Oh my goodness! What a full day! And although Lily has not had a good one (more on that in a minute), I've had fun and there has been sweetness.
Jessie texted this morning asking if anyone wanted to go to the Jr. Museum and I decided that yes, I did want to go. Getting out and being with the kids and their mommies and seeing the animals and being in the beautiful outdoors sounded perfect. Lily offered to drive me if I came by her house on the way and so I did and we met Jessie and the boys.
Look at Levon walking! He is our sturdy little toddle-legged human. Maggie keeps saying, "Levon is so cute!" I do believe she may have heard this word a time or two in her life.
Another friend of Jessie's who has a little girl and a boy the same ages as Levon and August met us there and it's a bit tricky, catering to the needs of two one-year-olds, a two-year old, and two three-year-olds. But of course we visited the old caboose.
And the old schoolhouse.
August ready to give a lecture on bulldozer-repair. Or Socratic Thought. Or strategies on winning the Iditarod. Or something.
We visited the snakes.
Levon and this oak snake (or was it a rat snake?) had some sort of Vulcan mind-warp communication going on. They were both fascinated by the other.
Our path into the animal habitats was blocked due to flooding and so we decided to let the kids play on the playground and eat our lunch. This we did. Much merriment and enjoyment. And then, suddenly, Lily began to feel not good. As in...her stomach was very much not happy.
What followed was the sudden onset of gastric symptoms and I drove us home, wishing desperately that I could do something to ease her distress. She may be a grown woman with three children of her own but I am still her mommy and and still feel that I need to DO SOMETHING to make things better.
I could do nothing to alleviate her discomfort but I could take Maggie and go pick up the boys at the bus stop and that's what I did. And then we came back to Lloyd where I think everyone had a very good time. Maggie played with toys and her dollies. Gibson and Owen played Wii. I short-order cooked, making everyone snacks. Maggie helped me collect the eggs and when she wanted me to cook her one, I did.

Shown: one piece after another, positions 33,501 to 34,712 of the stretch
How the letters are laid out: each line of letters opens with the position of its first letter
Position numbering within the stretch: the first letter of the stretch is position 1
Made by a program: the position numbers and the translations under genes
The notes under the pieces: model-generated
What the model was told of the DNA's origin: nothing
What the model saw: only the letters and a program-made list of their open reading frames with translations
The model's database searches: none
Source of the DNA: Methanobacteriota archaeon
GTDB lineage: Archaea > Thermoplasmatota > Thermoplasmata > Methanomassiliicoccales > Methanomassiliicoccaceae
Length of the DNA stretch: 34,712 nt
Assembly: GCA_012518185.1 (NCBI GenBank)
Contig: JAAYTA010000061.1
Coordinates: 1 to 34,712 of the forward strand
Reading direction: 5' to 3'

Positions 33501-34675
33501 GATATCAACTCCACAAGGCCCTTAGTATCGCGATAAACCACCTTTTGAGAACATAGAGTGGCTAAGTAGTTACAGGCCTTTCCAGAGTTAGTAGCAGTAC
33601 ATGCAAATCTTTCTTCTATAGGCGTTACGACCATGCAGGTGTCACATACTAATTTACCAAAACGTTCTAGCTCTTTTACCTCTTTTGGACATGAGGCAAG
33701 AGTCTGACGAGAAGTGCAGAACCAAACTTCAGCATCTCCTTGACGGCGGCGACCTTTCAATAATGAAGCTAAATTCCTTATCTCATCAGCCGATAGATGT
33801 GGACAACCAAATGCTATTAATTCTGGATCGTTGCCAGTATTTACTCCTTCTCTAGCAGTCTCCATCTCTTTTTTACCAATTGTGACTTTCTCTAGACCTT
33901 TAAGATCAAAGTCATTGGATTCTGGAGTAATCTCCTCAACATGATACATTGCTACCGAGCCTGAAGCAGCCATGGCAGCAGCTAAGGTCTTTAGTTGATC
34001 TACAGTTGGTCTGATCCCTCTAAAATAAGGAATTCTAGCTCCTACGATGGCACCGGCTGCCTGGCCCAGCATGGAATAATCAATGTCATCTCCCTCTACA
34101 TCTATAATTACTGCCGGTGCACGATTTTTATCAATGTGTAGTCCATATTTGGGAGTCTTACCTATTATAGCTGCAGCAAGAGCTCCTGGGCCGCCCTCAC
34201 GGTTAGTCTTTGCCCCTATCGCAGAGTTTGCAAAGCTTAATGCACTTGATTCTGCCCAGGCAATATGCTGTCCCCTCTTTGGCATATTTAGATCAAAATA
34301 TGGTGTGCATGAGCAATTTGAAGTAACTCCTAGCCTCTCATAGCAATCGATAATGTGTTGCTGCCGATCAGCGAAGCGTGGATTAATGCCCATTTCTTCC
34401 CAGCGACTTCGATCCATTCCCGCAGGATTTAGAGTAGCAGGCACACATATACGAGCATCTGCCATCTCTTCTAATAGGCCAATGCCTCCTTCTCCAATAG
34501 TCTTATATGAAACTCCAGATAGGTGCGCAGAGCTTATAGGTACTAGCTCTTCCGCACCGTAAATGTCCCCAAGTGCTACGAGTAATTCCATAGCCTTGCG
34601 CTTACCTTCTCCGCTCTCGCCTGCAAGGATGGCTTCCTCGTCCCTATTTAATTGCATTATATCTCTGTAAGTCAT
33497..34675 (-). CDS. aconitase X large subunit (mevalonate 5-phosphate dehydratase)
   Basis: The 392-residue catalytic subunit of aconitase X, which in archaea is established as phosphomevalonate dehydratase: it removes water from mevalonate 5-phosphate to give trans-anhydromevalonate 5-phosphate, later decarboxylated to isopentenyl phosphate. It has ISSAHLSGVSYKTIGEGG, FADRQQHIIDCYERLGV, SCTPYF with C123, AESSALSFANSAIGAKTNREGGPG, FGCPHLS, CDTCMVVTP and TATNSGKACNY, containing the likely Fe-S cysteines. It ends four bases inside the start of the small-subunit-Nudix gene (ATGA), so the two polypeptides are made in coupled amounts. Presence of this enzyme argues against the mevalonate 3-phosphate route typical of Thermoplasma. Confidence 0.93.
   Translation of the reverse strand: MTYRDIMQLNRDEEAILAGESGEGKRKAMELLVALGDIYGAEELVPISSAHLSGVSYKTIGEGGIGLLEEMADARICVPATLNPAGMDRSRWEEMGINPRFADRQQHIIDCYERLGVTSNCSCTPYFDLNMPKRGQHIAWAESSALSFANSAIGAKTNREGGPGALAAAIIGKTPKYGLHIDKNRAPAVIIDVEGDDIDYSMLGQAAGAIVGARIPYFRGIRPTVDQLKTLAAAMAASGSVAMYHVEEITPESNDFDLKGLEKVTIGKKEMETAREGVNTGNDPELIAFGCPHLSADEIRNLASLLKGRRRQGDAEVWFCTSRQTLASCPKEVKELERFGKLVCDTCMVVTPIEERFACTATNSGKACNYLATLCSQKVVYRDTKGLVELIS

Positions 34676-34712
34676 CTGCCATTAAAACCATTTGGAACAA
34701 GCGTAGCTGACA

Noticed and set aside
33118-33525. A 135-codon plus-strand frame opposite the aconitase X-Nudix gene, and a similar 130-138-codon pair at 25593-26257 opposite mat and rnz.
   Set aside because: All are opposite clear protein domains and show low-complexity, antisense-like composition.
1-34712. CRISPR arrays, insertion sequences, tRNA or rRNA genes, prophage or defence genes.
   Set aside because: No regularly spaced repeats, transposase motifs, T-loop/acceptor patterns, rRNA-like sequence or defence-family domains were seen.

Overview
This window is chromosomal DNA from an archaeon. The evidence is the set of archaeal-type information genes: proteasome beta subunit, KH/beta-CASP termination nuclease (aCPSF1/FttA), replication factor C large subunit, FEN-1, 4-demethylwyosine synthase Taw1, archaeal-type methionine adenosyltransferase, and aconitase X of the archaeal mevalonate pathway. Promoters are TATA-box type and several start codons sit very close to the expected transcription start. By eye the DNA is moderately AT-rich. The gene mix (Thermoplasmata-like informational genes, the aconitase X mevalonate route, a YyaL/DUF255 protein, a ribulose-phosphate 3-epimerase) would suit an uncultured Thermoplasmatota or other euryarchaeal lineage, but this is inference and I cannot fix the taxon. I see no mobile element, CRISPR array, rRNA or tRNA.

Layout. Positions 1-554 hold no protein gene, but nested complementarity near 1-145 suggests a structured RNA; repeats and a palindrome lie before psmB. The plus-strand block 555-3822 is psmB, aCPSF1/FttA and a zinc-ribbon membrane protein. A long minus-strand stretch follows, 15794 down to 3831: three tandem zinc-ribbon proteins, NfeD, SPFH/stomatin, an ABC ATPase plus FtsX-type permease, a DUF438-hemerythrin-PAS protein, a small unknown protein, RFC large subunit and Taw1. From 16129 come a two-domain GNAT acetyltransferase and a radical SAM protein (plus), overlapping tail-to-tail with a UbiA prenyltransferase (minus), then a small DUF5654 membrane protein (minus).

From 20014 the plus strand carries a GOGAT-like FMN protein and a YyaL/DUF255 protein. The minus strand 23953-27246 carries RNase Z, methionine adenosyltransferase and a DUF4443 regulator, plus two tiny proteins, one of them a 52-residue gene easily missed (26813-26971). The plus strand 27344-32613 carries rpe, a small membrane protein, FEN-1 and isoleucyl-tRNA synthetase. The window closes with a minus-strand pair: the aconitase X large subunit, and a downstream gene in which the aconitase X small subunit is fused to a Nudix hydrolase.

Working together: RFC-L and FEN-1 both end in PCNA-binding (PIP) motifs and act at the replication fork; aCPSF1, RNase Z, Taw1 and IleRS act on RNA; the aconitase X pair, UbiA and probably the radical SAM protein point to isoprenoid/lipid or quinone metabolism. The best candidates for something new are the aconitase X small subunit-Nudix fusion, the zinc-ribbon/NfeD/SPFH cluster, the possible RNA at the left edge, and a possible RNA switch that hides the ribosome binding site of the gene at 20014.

She liked it so much that she wanted another one and I cooked her another one because who could say no to Maggie when it comes to cooking an egg or two?
It was good to have the kids over for a few hours. I feel more and more like Owen and I are quite seriously bonded for life. We had some good conversations and he is pretty wise for a nine-year old child. We were sitting in the dining room at the table and I was shuffling a deck of cards for us to play Battle and I pointed at the baby-walker in there and said, "Well, I guess it's about time for me to get rid of that."
"You never know," he said. "May might have a baby or Jessie might have another."
"You're right," I told him. "But Vergil thinks they should only have two children."
"I've heard that," he said, as solemn as a fifty-year old. "But it seems like in these situations, the girl usually gets her way."
"You're right about that, dude," I said, as I started dealing the cards.
Jason came in before we really got very deep into our game but Owen was already whipping my butt. As he usually does. And so now they've gone home and before they left, I kissed all of them in the car and Maggie called me back for another hug and I so gladly gave it.
Mr. Moon has gone to a Ducks Unlimited dinner meeting in Tallahassee and tomorrow he is flying to Tennessee to go hunt with one of his oldest friends and will be driving back a car he bought for a customer on Monday. He's packed and will be leaving the house at four in the morning to fly out.
It's supposed to freeze tonight. Wasn't it so hot I didn't want to work outside about four days ago? Haha!
I've covered up the porch plants again.
I so hope that Lily feels better quickly.
Another thing that Owen and I talked about was how I used to help him learn his numbers with playing cards and how my grandmother used to do that with me.
"And so you're going to have to do that with your grandchildren," I told him.
"That's going to be a long time from now," he said. "Like fifty years."
"Yep,"' I told him. "And the time is going to go by so much faster than you can even believe."
"I know," he said.
But he doesn't.
But he will.